Derek Cianfrance, Director of The Place Beyond the Pines, Came to Dallas to Talk About His Movies of Broken Men

Categories: Film and TV

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Ryan Gosling and Eva Mendes star in Derek Cianfrance's The Place Beyond the Pines.
At a quick glance, filmmaker Derek Cianfrance bears a striking resemblance to actor Ryan Gosling, who Cianfrance worked with in Blue Valentine (2010) and the director's new film, The Place Beyond the Pines. They could be brothers, or at least cousins. Cianfrance's forehead is higher and his hair thinner, but their features are remarkably similar.

There's something, too, about the pitch of his voice and his slightly timid way of speaking, as if he were embarrassed to be the center of everyone's attention. Despite that, his eyes have a gentle intensity that's also reminiscent of his co-worker's. When he fixes them on you, they almost dare you to look away. That contradiction between the eyes and his halting, searching way of talking creates an impression of humility mixed with certainty -- a man open to ideas and inspiration from outside sources, but in complete control of his own vision.

Cianfrance was in Dallas last month for a special screening and Q&A for Pines, a large-scope drama that pairs Gosling with Bradley Cooper and Eva Mendes. It tells three stories, and on Gosling's side there are similarities to the actors' 2011 movie, Drive.

In both, his character is involved with stunt work and crime. Both characters also share heartthrob qualities that are subverted by pent-up aggression and anger. But the similarities only go so far, and when Cianfrance cites his inspirations for Pines -- which he co-wrote with Ben Coccio and Darius Marder -- he lists four things: Abel Gance's 1927 silent film, Napoleon, Hitchcock's Psycho, the work of the Dardennes brothers, and his own wife's pregnancy.

It was from Napoleon, which he saw 20 years ago, that he got the idea for telling three different stories. "At the end of that movie, if any of you have seen it, it's three screens going at once," he said. "It kind of blew me away, and I always wanted to do this triptych movie." Pines never breaks down visually into three panels running side-by-side, but it does move from one story to the next in a way similar to how Hitchcock moved from Janet Leigh's story to Tony Perkins' in Psycho. "I was always thinking, 'How can I do this kind of structural baton pass between characters?'" he said. Hitchcock showed him the way.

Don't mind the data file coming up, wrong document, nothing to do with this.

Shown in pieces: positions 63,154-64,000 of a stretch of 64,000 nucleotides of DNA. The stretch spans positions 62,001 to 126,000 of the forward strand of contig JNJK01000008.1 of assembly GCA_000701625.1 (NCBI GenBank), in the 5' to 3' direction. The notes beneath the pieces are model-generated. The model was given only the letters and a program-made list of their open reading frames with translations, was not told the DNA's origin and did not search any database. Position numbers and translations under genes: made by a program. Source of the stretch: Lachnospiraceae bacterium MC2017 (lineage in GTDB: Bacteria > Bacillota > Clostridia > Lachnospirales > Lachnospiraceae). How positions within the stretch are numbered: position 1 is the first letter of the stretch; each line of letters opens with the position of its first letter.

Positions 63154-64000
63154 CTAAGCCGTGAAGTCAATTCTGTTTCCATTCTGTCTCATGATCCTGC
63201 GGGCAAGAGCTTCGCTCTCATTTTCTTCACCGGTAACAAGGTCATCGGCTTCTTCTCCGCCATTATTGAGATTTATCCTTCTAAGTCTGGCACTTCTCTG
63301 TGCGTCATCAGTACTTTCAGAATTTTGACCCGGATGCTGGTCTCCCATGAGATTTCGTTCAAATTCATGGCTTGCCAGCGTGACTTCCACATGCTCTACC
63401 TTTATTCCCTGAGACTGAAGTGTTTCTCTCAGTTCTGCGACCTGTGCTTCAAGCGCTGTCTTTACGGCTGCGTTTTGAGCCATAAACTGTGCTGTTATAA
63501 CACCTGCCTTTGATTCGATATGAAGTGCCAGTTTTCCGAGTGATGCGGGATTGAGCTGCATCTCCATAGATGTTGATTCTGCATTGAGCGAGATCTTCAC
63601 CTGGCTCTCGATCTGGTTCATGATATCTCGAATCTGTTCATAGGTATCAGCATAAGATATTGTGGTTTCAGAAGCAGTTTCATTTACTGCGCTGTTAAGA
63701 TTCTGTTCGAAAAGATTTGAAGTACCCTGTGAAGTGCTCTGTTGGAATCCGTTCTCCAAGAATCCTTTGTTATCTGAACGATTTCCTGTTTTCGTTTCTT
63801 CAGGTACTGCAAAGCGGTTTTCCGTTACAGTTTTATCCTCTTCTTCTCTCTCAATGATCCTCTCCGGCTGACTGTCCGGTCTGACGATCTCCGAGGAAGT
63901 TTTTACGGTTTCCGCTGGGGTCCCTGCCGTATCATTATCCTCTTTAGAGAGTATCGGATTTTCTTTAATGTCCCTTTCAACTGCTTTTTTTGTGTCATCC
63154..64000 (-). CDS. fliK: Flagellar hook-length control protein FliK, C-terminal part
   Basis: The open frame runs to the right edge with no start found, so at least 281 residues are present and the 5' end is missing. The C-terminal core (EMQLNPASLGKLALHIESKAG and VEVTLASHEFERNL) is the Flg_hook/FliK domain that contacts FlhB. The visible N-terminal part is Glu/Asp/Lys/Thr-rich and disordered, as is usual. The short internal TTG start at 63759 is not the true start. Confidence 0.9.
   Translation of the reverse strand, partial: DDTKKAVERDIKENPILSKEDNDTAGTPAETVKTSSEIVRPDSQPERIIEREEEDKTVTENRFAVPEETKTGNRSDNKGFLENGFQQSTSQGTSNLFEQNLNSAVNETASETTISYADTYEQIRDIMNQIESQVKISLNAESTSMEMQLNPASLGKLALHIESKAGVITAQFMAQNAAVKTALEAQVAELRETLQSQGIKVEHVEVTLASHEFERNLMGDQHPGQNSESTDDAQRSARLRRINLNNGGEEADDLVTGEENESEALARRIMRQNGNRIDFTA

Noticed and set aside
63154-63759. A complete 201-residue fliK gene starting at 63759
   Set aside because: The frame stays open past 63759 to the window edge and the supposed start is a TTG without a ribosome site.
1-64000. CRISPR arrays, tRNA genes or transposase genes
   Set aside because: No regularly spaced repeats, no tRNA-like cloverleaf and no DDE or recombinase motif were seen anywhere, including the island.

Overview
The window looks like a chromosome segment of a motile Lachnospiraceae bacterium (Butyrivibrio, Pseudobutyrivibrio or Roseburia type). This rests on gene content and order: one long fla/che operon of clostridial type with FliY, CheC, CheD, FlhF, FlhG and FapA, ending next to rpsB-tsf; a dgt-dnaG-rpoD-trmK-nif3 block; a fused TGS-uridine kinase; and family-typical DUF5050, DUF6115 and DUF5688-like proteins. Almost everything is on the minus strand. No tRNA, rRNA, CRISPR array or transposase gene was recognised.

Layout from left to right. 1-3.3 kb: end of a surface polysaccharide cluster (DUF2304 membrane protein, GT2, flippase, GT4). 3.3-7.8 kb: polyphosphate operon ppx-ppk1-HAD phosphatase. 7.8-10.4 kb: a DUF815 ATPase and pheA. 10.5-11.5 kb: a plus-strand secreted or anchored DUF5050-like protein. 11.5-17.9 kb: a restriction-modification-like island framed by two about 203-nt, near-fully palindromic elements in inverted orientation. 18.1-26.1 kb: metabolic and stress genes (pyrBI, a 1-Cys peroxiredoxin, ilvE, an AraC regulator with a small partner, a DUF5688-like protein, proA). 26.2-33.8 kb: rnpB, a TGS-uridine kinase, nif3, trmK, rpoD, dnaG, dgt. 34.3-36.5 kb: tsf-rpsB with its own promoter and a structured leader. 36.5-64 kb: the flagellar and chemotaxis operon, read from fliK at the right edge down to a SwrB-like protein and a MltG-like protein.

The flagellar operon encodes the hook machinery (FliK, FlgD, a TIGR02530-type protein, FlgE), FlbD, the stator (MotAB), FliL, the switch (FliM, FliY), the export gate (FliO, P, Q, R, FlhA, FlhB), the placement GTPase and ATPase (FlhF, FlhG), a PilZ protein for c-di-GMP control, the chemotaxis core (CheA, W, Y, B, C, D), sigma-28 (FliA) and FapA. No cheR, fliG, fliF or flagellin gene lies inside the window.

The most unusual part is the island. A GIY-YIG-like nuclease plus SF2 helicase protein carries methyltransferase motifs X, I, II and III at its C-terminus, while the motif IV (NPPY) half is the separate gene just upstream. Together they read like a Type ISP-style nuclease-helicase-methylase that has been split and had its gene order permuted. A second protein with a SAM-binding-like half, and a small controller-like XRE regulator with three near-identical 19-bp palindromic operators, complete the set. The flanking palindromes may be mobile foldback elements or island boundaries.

Visually, the movie borrows from Cianfrance's own experience making documentaries and from the Belgian filmmaking duo of Jean-Pierre and Luc Dardenne (The Kid with a Bike). That means an abundance of handheld camera shots that literally follow characters through the different spaces, like homes and workplaces, where they live out their lives. The result is a strong sense of real people living real lives.

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Derek Cianfrance's last film was Blue Valentine.
"I made a lot of documentaries in the last 10 years, before I made Blue Valentine, and in documentaries you would always follow people," Cianfrance said. "You couldn't, in a documentary, get out in front of someone, because, how do you know where they're going? You would have to follow them. And so I felt like I was very humbled as a filmmaker when I was making documentaries. It was no longer about my control -- you have to come here, make this choice, do this. All of a sudden I was following people into their own worlds. I've tried to pull some of that into my narratives."

The movie's narrative and stylistic elements aside, its true heartbeat is found in its themes. Every storyline touches on the relationship between fathers and son. With his wife's pregnancy in 2007, he found what his bare bones idea had been missing. He started thinking about what kind of legacy he was going to leave, and what he would pass on to his son.

"I wanted my son to come into the world clean," he said. That's a fate that Cianfrance's characters aren't able to share. The movie's overlapping narratives are tinged with tragedy; you can almost see Cianfrance's anxieties writ large over every plot point. The fathers in The Place Beyond the Pines want to be good men, and good fathers in particular, but their circumstances conspire against them.

If the road for them is hard, though, perhaps the future is brighter. Or perhaps not. That part of the story Cianfrance wants to leave with the audience, speaking again the mixture of control and openness that guides his creative process.

"I like movies that have open endings," he said. "I like it when I watch a movie and I feel like I experience something and the characters are really alive and I can go home and kind of create my own story for them. I like including the audience in on the imagination of the movie."

The Place Beyond the Pines opens Friday at the Magnolia and expands to other theaters on April 12.

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